Welcome to FERN’s Friday Feed (#FFF), where we share the stories from this week that made us stop and think.
From designated pick-up lanes serviced by conveyor belts to stores “with limited or no in-room dining at all, just a kitchen surrounded by drive-thru lanes and pick-up parking,” McDonald’s was already remaking it restaurants for an on-demand world. Now, writes Brian Barrett, “[t]he dramatic changes wrought by the Covid-19 pandemic have made that transformation all the more critical … And given its quick-service ubiquity, where it goes the whole industry will likely follow.”
Labor advocates, the food industry and public health experts are all pushing for food-system and agricultural workers to be included among those designated for early access to any Covid vaccine. But, as Leah Douglas explains, even if they are, states will need to overcome barriers of trust, language and other access issues that could keep those workers from taking the vaccine when it’s ready.
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“The rise in hobby beekeeping, now a trendy activity for hundreds of thousands of Americans, followed strong awareness campaigns to ‘save the bees.’ But as a species, honey bees are least in need of saving,” writes Alison McAfee. “Media attention disproportionately covers them over native pollinators, and murky messaging has led many citizens — myself once included — to believe they are doing a good thing for the environment by putting on a beekeeper’s veil. Unfortunately, they are probably doing more harm than good.”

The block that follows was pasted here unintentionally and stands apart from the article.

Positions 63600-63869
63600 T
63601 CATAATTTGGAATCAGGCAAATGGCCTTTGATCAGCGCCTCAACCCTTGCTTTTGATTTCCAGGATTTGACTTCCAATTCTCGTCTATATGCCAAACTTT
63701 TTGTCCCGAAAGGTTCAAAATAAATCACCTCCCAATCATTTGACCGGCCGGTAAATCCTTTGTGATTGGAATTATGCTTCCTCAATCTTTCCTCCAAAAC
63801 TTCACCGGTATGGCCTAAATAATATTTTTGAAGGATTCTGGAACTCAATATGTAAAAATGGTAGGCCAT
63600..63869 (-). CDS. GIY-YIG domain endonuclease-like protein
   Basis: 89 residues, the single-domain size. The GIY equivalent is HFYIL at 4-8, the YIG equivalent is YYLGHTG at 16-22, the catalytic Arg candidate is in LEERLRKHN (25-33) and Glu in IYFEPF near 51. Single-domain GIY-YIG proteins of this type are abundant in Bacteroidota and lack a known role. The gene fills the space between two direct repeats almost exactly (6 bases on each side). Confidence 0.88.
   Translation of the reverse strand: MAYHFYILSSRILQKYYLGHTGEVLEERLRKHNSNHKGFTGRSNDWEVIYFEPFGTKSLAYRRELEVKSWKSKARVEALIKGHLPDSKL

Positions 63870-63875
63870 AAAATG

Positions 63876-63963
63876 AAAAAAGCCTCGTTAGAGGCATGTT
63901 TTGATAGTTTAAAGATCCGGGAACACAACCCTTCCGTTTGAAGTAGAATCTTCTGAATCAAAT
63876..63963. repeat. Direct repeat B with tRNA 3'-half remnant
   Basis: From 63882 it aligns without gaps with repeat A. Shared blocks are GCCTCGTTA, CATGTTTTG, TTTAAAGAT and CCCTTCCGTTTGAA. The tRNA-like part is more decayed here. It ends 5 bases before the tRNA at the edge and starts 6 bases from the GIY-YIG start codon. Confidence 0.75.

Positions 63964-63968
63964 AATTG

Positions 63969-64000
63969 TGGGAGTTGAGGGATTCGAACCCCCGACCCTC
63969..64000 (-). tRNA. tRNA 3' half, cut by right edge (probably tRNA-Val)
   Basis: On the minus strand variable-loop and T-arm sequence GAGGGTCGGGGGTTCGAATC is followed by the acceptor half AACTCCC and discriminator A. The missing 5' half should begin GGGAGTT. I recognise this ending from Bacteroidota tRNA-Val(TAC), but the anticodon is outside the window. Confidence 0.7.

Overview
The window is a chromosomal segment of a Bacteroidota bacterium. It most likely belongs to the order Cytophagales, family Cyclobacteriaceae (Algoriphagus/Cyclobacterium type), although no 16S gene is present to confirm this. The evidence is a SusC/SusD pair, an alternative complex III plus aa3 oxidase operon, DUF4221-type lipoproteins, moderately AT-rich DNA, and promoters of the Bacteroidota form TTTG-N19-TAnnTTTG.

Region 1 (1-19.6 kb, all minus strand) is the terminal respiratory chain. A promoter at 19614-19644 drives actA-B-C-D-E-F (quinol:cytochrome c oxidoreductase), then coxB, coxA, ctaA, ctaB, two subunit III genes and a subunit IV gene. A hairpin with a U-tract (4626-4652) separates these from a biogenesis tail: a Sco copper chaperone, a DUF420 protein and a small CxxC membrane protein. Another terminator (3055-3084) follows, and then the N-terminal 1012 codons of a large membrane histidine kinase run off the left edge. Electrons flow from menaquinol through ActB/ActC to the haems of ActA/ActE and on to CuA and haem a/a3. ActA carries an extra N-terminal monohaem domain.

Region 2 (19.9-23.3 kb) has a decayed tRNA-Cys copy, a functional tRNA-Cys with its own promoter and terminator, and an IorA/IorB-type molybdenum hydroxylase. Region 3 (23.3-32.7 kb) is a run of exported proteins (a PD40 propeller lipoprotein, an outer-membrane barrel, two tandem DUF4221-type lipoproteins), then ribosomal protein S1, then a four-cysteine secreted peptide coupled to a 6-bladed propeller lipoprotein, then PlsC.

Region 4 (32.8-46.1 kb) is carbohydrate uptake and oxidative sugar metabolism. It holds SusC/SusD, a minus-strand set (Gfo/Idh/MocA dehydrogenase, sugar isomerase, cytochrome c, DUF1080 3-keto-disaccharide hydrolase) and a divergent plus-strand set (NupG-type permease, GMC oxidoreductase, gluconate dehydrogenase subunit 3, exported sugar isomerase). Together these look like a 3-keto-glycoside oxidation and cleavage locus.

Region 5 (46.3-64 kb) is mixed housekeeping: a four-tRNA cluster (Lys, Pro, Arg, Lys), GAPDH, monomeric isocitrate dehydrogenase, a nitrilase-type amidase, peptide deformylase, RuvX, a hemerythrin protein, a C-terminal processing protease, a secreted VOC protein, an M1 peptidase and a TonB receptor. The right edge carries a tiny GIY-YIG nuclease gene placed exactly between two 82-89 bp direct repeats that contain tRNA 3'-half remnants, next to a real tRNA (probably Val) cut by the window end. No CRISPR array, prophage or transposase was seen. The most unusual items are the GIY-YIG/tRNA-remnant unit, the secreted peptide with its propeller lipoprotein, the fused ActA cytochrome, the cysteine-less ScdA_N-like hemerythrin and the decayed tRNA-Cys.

“What emerges is a picture of perpetual motion as foods go in and out of fashion, becoming markers of sophistication in one age, and cluelessness the next. This is, Vogler says, because the cultural value of food works on a cycle of innovation-imitation-innovation. The moment that people whom you’ve always considered a bit beneath you start eating your favourite foods – chicken, black forest gateau, bread as soft and white as a pillow – it is time to go searching for something new to mark your superiority, perhaps duck, carrot cake and sourdough so scratchy that it shreds your tongue to ribbons.”
“For centuries, diggers have tromped into the woods in this part of the country to pull up ginseng roots and sell them for $500 to $1,000 per pound to middleman buyers, who in turn sell them to China, where ginseng is prized as a curative,” writes Tim Robinson. “But both this storied plant and this practice are imperiled by overharvesting, an issue that could worsen this year thanks to Covid-19 … But even before this potentially tumultuous year, stakeholders in Appalachia … have been racing to preserve ginseng and its economic potential.”